Why is The Spring Market Unusually Active in 2017?

by Kim Heng, MBA | Listing Specialist


After a 2016 that was plagued by uncertainty, trepidation, and general lethargy on the part of buyers, the 2017 spring season is off to a strong start. While there are a number of different factors that contribute to the newfound surge of the buyer pool, two causes seem to be the most prevalent.

First, there is a general optimism that seems to abound. The uncertainty associated with the election season in 2016 has given way to surprising optimism. Just like investors in the stock market, many buyers are optimistic that taxes and excess regulations on businesses will come down, and investments in businesses will increase. Given that Silicon Valley is so heavily influenced by investors’ sentiments, this has resulted in many people feeling optimistic while also obtaining a sense of urgency to buy in before prices increase.

The second reason is equally surprising. Over the course of the last six months, the Fed has increased the federal funds rate, which results in increased mortgage rates. The general expectation is that the rates will increase in the next 18 to 24 months. Federal Reserve Chair Janet Yellen has given clear indication that she anticipates that rates will increase by at least two percent, which should have a profound impact on mortgage rates and an indirect impact on the real estate market as well.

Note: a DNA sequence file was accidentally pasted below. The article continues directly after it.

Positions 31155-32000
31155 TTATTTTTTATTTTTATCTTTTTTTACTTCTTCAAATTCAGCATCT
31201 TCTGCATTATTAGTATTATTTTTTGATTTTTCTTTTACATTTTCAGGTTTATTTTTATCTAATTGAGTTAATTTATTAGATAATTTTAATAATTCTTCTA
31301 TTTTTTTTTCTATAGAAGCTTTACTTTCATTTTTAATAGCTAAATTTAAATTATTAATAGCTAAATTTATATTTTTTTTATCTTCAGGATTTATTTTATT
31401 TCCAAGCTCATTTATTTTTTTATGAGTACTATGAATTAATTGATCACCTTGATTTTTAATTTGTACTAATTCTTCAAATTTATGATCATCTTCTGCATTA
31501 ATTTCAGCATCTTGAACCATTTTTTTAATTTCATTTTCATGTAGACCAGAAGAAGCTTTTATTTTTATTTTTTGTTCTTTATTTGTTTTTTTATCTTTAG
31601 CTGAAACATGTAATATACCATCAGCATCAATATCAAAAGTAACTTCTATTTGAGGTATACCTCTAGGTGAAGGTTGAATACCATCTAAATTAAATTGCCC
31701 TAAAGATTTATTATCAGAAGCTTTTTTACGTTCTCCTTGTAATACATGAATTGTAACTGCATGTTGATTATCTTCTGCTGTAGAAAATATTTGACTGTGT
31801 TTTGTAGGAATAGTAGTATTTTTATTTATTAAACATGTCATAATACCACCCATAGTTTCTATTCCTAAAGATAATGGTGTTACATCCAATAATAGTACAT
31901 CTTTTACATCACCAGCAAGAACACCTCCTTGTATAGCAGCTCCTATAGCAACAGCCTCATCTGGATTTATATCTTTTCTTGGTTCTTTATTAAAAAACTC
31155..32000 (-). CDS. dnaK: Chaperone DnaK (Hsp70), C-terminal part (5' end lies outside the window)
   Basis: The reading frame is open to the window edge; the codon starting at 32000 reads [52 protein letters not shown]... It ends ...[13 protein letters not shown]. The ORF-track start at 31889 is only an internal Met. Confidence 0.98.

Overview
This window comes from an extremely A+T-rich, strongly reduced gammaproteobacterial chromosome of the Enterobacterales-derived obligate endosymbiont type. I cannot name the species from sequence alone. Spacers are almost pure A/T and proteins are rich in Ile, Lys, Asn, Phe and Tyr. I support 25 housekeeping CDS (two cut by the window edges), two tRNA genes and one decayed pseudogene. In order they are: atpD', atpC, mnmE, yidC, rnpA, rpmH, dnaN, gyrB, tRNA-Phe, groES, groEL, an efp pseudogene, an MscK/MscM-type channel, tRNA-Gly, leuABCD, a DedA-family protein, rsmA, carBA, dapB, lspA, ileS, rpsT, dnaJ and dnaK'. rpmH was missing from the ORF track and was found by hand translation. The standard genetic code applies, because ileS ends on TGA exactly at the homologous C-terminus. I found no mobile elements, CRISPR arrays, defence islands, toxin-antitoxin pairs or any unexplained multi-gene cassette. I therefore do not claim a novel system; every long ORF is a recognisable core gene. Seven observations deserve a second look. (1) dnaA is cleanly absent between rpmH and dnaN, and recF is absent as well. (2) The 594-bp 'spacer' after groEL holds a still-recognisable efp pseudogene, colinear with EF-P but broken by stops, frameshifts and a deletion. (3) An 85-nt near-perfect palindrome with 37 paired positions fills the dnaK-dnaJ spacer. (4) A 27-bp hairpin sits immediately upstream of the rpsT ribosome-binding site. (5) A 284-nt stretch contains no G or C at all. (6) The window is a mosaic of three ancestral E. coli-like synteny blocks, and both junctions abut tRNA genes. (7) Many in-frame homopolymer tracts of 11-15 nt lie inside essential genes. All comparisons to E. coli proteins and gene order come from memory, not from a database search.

Interestingly, the increase in rates we have seen so far has stimulated the economy. Because virtually everyone is confident that rates are going to go up significantly, the early rate increases have made homes slightly less affordable, but they have also caused a lot of people who have been sitting on the fence for the last year to finally make a move. Most feel that they should buy a home before the rate goes up too much. This is particularly important in Silicon Valley because, unlike other parts of the country, we don’t see a direct corresponding decrease in real estate prices associated with the increase in mortgage rates.

The main reason for this is that Silicon Valley has a significant amount of cash buyers when compared to other parts of the country. Although mortgage rate increases may make homes less affordable for those who need mortgages, this will not be a concern for people who are coming from overseas who have cash, or for people who have substantial cash either from previous highly appreciated real estate sales or stock options. Therefore, many people who need mortgages feel now is the time to act, before prices continue to increase and rates make homes more unaffordable.

Although there is certainly reason for optimism, there are also some concerns out there regarding the likelihood of the various tax decreases going through. If President Trump’s proposals never come to fruition, we could see the market come back towards a softer sellers’ market, or even a softer buyers’ market. However, if the economy continues to increase like the past four or five months, we expect to see continued growth in the real estate market.